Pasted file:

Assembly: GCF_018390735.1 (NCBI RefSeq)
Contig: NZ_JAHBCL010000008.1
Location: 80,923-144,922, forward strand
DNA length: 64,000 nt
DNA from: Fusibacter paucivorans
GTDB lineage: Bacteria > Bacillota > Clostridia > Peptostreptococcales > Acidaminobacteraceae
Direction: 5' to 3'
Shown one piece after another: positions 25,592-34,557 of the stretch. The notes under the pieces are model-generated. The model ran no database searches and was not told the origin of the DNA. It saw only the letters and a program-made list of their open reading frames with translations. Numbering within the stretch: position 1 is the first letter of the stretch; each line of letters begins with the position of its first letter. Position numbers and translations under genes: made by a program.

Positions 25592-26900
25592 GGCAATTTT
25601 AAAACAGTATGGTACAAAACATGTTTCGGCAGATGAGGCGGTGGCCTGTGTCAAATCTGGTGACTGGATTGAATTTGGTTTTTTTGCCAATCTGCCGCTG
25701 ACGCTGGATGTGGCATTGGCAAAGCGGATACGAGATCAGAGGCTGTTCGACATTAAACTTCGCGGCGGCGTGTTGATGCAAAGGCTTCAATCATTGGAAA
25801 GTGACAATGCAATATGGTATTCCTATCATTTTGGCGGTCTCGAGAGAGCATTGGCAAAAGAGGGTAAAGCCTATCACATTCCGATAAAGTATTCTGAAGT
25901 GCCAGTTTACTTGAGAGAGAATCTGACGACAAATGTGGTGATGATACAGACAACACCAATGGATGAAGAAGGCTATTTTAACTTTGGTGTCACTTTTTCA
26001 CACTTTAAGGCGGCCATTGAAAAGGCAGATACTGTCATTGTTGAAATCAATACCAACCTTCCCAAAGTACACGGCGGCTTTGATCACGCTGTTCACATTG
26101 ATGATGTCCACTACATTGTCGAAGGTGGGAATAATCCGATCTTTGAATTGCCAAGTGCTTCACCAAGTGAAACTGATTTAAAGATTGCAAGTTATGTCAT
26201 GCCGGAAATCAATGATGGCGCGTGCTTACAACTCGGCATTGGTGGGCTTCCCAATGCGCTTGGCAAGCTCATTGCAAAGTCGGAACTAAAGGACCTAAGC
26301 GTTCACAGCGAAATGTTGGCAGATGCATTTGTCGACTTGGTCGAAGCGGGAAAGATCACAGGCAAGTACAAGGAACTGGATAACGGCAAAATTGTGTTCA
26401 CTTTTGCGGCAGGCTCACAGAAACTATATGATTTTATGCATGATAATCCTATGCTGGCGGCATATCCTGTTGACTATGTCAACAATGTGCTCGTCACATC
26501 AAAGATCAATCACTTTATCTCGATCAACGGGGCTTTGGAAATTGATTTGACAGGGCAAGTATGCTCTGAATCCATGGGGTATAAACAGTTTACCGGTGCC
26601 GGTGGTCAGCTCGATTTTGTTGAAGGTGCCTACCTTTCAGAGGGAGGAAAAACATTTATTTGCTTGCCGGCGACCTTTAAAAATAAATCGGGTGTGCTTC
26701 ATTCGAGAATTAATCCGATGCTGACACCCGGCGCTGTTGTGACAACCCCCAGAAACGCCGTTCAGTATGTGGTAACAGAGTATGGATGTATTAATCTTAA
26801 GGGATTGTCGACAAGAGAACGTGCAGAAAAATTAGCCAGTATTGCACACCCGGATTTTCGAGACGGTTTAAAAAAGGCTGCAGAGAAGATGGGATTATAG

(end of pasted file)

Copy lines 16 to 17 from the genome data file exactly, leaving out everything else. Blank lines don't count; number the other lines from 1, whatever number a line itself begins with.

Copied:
26101 ATGATGTCCACTACATTGTCGAAGGTGGGAATAATCCGATCTTTGAATTGCCAAGTGCTTCACCAAGTGAAACTGATTTAAAGATTGCAAGTTATGTCAT
26201 GCCGGAAATCAATGATGGCGCGTGCTTACAACTCGGCATTGGTGGGCTTCCCAATGCGCTTGGCAAGCTCATTGCAAAGTCGGAACTAAAGGACCTAAGC